While there are many wristlets, shirts, hats, and other decors that you can sport showing off your sobriety, we want you to think beyond that. Instead, think about an item that you can wear each day. This may be a special watch or custom band. It doesn’t need to say recovering or sobriety on
it. Rather, you are the only one who has to know what it means to you.
When you wake up each morning and see your wrist band, you know that it means sobriety to you. It can help you take control of your choices and consistently remind you of your commitment to yourself to stay sober. Many recovering addictions find that it’s hard to remember their emotional
commitments in times when stress is high. They tend to make regretful decisions based on a whim. Imagine having something physically there to remind you not to drink or use. This is what your piece of adornment will do for you.

5 – Make Contingency Plans

A big issue with the task of staying sober is falling off the bandwagon. As human beings, we have this urge to think that we completely messed everything up when we do one thing wrong. For example, if you find yourself drinking one beer, suddenly you look at it as a failure on your part.
You say ‘screw it, I might as well have another cause I already messed it up!” This can lead to a drastic fall off the edge of the sobriety cliff. Instead, work on making contingency plans to help when you make that initial wrong mistake. This will save you from completely jumping off of the
edge and going way back into your addiction. Sit down and think up as many viable scenarios as you can. For example, in your old lifestyle, you
may have immediately pulled into the parking lot of a liquor store when you drove past. This is something that you’re going to have to create a contingency plan for. A solution may be if I pull into the liquor store parking lot, I’ll look at the picture of my son in my wallet, remember that I’m stronger than my addiction, and simply drive back out of the parking lot. This may seem like an easy plan, but you may be surprised just how quickly your mind will jump to pulling out that picture when you find yourself in that scenario. By having a game plan of how you’re going to
handle scenarios, it gives you a choice between old habits and new ones.
Overcoming addiction of any kind is a difficult feat for everyone. There’s no magical pill that will change you overnight just like there’s no diet pill that will take you from overweight to thin in a week. Creating a new addiction-free lifestyle for yourself is something that you’re going to have to
work for. The major components of success rely on being consistent and level-headed. Realize that mishaps are going to happen and that you can deal with them. No one is perfect and it takes commitment to live the life that we desire. The above addiction recovery hacks are a great basis to get you started on your new lifestyle. We encourage you to focus on all five areas and work on being as consistent as possible with them. As you endeavor more and more into your addiction-free lifestyle, you’ll be able to create new habits that steer your life in the direction that you want instead of in the direction that you don’t.

The connection between drug use, video games, deadly weapons and school shootings.

In the wake of school shootings by teenagers, everyone is running back and forth trying to find a possible cause to these monstrosities. Why would a ‘normal’ kid suddenly go berserk and try to end the lives of their teachers and peers?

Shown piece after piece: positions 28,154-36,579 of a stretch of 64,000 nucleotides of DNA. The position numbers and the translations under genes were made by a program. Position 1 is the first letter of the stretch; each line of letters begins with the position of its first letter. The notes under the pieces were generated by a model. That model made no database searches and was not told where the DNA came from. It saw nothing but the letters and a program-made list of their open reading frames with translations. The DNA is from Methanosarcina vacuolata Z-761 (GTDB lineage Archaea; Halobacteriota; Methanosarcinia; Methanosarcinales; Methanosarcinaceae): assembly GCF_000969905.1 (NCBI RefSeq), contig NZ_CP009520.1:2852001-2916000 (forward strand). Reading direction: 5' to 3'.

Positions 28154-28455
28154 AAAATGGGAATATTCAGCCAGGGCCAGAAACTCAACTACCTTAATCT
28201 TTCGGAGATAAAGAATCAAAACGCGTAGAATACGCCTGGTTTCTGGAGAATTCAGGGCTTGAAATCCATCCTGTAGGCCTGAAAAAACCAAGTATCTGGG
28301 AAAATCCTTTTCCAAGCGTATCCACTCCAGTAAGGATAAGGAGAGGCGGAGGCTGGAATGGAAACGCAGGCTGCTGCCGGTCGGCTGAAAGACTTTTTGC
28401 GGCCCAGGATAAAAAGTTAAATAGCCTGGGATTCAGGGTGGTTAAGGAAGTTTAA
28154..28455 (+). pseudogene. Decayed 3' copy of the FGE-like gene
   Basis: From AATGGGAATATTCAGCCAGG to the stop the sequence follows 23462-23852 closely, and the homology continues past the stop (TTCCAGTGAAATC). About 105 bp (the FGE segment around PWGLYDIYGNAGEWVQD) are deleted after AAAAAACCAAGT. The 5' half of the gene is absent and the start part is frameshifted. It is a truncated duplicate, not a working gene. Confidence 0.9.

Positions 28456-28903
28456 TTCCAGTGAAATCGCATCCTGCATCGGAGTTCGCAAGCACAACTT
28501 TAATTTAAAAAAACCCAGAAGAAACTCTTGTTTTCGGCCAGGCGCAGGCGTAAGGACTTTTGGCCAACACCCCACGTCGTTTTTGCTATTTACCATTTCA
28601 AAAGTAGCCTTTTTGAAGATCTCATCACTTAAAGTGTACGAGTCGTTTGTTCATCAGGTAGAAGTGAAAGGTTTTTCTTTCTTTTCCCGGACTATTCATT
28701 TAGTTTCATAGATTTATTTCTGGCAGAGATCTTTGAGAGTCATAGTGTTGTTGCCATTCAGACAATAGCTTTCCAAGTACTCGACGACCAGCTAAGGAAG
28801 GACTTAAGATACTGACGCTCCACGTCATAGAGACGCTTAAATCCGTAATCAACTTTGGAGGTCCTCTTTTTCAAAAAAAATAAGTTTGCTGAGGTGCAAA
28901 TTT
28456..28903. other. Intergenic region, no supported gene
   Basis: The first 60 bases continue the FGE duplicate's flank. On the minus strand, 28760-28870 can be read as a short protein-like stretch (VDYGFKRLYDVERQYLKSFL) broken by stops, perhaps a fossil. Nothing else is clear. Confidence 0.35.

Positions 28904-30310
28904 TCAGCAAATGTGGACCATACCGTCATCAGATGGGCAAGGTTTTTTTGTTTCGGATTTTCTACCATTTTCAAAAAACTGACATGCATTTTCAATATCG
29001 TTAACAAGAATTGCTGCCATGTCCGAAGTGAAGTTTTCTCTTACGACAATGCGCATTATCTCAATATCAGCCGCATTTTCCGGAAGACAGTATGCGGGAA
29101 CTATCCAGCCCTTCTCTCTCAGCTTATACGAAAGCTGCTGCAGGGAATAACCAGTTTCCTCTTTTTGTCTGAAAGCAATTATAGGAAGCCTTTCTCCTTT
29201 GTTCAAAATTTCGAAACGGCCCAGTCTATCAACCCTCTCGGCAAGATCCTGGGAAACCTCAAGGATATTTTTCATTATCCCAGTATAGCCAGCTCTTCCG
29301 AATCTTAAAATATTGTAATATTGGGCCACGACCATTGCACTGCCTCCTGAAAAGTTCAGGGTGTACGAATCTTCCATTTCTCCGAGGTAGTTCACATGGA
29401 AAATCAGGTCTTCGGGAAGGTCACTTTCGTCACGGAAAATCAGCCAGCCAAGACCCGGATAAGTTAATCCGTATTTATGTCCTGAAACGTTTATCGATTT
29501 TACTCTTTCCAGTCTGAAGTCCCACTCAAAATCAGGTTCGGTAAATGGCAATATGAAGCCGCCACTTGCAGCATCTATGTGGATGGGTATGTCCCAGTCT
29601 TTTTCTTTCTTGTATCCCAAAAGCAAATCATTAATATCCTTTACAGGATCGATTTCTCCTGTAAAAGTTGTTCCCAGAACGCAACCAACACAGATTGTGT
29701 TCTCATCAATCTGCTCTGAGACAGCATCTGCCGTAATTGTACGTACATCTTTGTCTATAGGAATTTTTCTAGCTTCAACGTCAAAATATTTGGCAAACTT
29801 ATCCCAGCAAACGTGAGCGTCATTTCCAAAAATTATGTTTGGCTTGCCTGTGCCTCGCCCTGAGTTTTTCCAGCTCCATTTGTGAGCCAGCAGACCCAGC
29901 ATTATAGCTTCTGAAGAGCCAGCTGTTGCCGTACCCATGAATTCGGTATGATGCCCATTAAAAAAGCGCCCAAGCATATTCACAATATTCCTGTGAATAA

While each case is different due to the various variables that could have triggered each shooter, there are things that most of them have in common and which are worth investigating. Is there a link between video games, drug abuse, and the availability of violent weapons such as guns and the shootings? This article will discuss that connection.

 

The Connection between Video Games and School Shootings

Most high school going kids are more than likely active gamers. And while video games have been shown to significantly improve visual-spatial skills, there can be too much of a good thing. Video games, especially modern ones that are mission-centered, are designed to hook the individual for hours on end. Additionally, there are so many levels or layers to a game that it might take weeks or months for one to complete just one game. And with the thousands of games available, the individual is more than likely going to have a lot on their hands. This constant playing is likely to result in a condition known as video gaming addiction.

 

In fact, the World Health Organization recently added ‘gaming disorder’ to its list of mental health conditions.

 

Gaming disorder can be used synonymously with video gaming addiction and refers to the condition where an individual loses control over their gaming habits, and they start prioritizing gaming over other interests.

 

But what does this have to do with shootings?

 

While some people play video games for purely recreational purposes, others use gaming as a coping mechanism for their stress and anxiety. As such, understanding the motivation behind the gaming is key to identifying the cause of their disorder. A study found that using gaming as a coping mechanism for stress resulted in even higher levels of stress.

 

To understand how video games are a contributory factor towards school shootings, let us look at the link between mental illnesses and school shootings.

 

The Connection between Mental Illness and School Shootings

According to the book, Gun Violence and Mental Illness, individuals who commit mass shootings are known to plan well in advance. They usually bottle up extreme feelings of anger and revenge. And because they are typically socially isolated, they tend to act alone most of the time.